State-owned China CNR Corporation Limited (CNR) and China South Locomotive & Rolling Stock Corporation Limited (CSR) announced in a joint statement on December 30, 2014 that they will merge to form a single company—China Railway Stock Corp. (CRRC)—valued at $26 billion.

CSR will purchase shares from CNR shareholders on the Shanghai and Hong Kong stock exchanges at a rate of 1.1 CSR shares for each CNR share and then delist the CNR shares in order to complete the merger. CNR’s shares jumped 45 percent in light of the deal, while CSR’s shares jumped 32 percent.

All existing contracts nationally and internationally will transfer to CRRC, including orders worth $275 million from Argentina and a $570 million contract to supply passenger cars for Boston’s subway system. The new company also intends to re-bid on a contract for Mexico’s high-speed rail project, which a CSR-involved coalition lost after corruption charges forced Mexican president Enrique Peña Nieto to cancel the original deal.

According to Railway Gazette, the two companies together control over 90 percent of China’s train industry. Shanghai Daily reports their combined annual revenue in 2013 was $32.3 billion, ranking them between Siemens ($96.5 billion) and Bombardier ($18.2 billion). The Financial Times reports that CNR and CSR will see a 14 percent jump in profits once they’ve combined, according to Barclays analysts. This would represent an additional $92.4 million after their combined net profits of $660 million in 2014.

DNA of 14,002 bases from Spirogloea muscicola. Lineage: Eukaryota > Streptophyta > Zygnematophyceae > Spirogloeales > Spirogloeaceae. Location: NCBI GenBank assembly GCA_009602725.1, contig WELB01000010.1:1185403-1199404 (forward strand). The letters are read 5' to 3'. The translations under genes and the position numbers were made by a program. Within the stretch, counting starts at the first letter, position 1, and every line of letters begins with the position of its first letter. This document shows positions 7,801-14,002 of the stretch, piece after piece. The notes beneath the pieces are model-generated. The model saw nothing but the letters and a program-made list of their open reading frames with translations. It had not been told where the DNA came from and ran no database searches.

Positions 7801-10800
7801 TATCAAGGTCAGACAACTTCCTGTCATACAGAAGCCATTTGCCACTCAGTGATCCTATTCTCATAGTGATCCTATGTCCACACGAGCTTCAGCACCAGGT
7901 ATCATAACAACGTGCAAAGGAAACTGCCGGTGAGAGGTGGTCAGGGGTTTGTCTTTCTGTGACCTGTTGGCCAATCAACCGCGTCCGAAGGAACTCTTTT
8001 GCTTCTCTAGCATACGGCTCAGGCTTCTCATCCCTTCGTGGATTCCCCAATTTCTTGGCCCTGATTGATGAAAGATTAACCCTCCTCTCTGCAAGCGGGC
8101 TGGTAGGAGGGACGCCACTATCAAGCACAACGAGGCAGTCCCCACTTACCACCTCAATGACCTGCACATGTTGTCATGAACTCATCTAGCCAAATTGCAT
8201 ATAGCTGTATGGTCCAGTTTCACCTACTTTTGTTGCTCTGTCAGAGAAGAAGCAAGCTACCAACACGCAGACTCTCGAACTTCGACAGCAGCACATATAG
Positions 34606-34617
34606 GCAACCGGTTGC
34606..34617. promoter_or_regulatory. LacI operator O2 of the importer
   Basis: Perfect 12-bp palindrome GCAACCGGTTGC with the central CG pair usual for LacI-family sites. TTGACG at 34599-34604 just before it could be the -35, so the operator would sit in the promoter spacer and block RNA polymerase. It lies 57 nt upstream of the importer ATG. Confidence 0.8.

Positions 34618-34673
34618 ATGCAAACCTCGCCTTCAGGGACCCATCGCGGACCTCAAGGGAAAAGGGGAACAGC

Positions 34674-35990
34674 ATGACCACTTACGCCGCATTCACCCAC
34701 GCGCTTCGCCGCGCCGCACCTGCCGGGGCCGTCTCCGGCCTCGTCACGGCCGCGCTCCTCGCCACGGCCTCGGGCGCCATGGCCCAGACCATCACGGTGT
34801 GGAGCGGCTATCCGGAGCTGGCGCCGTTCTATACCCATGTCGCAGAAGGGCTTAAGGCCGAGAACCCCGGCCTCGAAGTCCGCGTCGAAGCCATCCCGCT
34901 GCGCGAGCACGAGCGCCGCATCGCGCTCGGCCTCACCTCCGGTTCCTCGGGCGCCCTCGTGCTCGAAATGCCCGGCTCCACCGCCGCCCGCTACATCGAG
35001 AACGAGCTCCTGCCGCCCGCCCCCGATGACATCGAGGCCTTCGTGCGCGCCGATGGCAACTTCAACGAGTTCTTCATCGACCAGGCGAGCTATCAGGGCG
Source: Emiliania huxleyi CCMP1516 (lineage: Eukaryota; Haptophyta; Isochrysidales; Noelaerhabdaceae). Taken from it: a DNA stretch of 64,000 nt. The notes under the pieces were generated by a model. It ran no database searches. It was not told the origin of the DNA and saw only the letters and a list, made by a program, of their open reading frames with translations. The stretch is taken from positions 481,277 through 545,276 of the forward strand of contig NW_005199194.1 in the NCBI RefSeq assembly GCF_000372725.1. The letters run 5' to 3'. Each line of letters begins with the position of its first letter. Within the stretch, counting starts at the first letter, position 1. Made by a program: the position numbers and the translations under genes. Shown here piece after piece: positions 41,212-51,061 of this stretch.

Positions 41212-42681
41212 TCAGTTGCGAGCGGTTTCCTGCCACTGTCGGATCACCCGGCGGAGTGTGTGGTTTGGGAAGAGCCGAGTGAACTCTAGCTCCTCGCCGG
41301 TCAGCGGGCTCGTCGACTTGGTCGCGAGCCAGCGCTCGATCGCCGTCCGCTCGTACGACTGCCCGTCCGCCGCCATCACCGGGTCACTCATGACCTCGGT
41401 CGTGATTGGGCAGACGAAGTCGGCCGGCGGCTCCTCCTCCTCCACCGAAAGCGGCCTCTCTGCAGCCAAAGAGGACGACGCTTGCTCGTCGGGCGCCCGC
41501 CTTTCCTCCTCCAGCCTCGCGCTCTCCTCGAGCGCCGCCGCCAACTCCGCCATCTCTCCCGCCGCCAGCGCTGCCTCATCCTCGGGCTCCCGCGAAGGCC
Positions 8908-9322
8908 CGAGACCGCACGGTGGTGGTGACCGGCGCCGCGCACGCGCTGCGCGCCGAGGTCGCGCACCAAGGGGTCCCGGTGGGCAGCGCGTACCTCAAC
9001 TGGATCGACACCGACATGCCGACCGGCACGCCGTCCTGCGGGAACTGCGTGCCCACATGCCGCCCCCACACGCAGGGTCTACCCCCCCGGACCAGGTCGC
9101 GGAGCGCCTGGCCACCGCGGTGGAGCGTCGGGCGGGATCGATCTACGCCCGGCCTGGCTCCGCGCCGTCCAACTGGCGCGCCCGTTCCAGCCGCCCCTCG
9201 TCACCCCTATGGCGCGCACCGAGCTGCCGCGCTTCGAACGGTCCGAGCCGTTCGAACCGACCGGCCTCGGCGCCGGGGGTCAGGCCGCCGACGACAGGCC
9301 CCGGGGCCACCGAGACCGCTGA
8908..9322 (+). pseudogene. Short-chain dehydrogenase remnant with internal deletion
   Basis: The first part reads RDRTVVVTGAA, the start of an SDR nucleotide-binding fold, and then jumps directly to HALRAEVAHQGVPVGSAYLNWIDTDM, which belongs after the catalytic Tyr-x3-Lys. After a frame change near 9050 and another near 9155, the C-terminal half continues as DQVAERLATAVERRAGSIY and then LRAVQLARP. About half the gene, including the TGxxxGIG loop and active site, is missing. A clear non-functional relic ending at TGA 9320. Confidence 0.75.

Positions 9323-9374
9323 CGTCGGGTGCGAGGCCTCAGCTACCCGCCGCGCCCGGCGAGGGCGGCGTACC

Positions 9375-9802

China’s central government gave up control, but maintained ownership, of the two companies during state-owned enterprise restructuring in 2000. CNR and CSR were then free to pursue competitive agendas to the benefit of China’s domestic railway industry, and flourished in China’s push to connect the country by rail. CRRC will remain state-owned and supported by the Chinese government, which plans to invest $1.2 trillion in overseas projects over the next ten years. CRRC will also receive investment from regional backers like the Silk Road Fund and the Asian Infrastructure Investment Bank.

(Photo by Ryan McFarland via Flickr)

Posted by Lauren Dodillet